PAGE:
USE OF COOK ISLANDS DEPARTURE CARDS TO CEASE AFTER 1 AUGUST 2015

The Prime Minister, Minister for Tourism and Minister for Immigration, the Honourable Henry Puna, announced today that the requirement for people departing the Cook Islands to complete a departure form would cease from 1 August 2015.   

The Prime Minister indicated that he had been approached in recent months by representatives of the tourism industry to review the process of requiring international passengers leaving the Cook Islands having to fill out a departure card.

“We have balanced our need to collect information on arrival and departures and the corresponding bureaucracy which has become redundant with the onset of technology.  The completion of a departure card, whilst appropriate many years ago to ensure the credibility of our immigration system, has become a needless process because of our new system which does the work for us.  I am particularly happy with the way the different agencies got together, recognised that an improvement was need, and worked through this issue to come up with a solution, including MFEM, MFAI, FSC and Tourism.”

From 1 August anyone leaving the Cook Islands will only have to check in and follow the normal security checks before immigration processing.  Arrival cards will still need to be completed.

Ms Myra Patai, the acting Secretary of Foreign Affairs and Immigration, pointed out that all immigration data is captured electronically through the border management system. “For some years now we have captured this information electronically, and the presentation of a passport to an immigration officer, is the equivalent of making a declaration.”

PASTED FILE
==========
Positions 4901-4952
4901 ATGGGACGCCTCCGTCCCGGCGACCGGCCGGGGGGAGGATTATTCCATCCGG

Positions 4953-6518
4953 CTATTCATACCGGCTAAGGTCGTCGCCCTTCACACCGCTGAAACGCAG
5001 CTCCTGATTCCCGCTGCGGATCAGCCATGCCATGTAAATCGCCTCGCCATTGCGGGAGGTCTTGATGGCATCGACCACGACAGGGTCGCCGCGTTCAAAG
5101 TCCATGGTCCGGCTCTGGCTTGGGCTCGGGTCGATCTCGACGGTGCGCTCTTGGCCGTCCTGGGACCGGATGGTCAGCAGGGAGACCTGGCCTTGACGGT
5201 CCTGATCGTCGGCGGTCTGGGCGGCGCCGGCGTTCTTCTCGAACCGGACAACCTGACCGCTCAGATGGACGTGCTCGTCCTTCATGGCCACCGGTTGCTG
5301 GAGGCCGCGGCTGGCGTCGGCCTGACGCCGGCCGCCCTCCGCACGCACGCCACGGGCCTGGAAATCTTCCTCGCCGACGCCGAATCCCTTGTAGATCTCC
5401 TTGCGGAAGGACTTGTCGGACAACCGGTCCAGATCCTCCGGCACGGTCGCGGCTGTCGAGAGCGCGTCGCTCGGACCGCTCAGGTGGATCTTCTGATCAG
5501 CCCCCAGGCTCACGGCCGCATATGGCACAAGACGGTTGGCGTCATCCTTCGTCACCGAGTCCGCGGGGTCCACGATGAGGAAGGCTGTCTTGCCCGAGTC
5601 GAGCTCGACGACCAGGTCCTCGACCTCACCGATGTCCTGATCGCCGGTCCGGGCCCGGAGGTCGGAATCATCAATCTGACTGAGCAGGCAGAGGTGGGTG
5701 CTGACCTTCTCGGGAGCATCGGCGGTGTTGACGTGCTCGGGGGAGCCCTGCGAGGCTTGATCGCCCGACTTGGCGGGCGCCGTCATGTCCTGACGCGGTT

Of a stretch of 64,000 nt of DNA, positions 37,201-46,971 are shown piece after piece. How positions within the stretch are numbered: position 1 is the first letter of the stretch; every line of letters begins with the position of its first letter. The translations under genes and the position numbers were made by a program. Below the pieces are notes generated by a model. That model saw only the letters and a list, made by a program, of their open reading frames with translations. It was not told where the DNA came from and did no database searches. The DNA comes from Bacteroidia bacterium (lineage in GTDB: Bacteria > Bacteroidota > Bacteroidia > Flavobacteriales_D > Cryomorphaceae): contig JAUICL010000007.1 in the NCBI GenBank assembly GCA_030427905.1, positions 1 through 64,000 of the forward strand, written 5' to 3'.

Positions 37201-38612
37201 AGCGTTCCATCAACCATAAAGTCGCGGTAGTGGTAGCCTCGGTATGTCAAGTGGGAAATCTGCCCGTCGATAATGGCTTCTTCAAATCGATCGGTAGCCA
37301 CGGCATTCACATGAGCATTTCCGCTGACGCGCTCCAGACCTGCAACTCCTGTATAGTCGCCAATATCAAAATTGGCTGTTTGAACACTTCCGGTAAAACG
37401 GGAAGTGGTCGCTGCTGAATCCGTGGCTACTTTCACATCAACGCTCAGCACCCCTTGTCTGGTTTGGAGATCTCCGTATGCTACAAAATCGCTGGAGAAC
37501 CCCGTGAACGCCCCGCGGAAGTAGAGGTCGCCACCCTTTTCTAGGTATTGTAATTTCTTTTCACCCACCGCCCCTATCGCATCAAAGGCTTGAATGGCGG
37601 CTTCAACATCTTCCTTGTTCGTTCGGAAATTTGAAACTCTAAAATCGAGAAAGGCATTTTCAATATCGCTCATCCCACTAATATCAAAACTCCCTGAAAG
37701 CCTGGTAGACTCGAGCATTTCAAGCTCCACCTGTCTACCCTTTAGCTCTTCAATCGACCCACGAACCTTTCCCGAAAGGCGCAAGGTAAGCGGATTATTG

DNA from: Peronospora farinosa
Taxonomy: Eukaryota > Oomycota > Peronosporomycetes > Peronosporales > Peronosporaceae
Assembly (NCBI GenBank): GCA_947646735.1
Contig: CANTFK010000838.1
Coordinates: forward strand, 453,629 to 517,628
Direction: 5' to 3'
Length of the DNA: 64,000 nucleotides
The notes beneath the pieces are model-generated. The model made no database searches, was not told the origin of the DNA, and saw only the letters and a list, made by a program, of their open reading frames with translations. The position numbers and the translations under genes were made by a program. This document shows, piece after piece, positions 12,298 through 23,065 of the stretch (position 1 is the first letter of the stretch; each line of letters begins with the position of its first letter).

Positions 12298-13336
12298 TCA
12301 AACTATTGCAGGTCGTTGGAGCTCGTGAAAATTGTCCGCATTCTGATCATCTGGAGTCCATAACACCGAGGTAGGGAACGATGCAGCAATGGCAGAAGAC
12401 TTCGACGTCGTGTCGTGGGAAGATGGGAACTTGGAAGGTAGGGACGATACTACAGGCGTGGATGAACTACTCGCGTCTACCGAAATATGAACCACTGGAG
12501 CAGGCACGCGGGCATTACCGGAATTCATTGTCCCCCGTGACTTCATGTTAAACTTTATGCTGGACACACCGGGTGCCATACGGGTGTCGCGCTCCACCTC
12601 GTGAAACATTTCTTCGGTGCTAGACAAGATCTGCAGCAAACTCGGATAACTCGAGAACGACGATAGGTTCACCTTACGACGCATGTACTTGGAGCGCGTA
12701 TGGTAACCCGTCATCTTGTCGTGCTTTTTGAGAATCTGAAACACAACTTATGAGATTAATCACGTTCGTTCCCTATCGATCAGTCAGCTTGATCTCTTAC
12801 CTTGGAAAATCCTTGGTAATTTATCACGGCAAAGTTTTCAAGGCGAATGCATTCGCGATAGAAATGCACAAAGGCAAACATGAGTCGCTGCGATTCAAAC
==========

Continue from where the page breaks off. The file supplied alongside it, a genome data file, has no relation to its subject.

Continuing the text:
The Chief Statistician, Taggy Tangimetua outlined that MFEM no longer inputs the details from the cards into the statistical system as the information is extracted from the border management system.  “A number of years ago, our officers would essentially re-input all the information from both the departure and arrival cards, now we import the information electronically into our statistical database which allows my staff to do higher value work.”  

Halatoa Fua, the CEO of the Cook Islands Tourism Corporation emphasised the need to continually review government processes and to appreciate what adds value and what does not.  “We are in a competitive environment, anything we can do that can improve the visitor experience without compromising our genuine regulatory requirements is welcome.”    

Head of the FIU, Mr Bob Williams outlined that there is still a requirement for departing passengers to declare carriage of any monies or financial instruments with a value of NZD10,000 or greater, or its foreign equivalent, and that a sign have been placed in the vicinity of the departure area which will clearly outline the responsibility of passengers to make any such declaration to a customs  officer.

The Prime Minister outlined his Government’s continued efforts to reform areas which will improve the tourist experience. “Over the previous four years we have included the departure tax in the ticket, removed the need for international visitors to acquire a driver’s licence, and now we will remove the departure card.  These are little things but when we add them together we see that the cumulative impact is a large one.”

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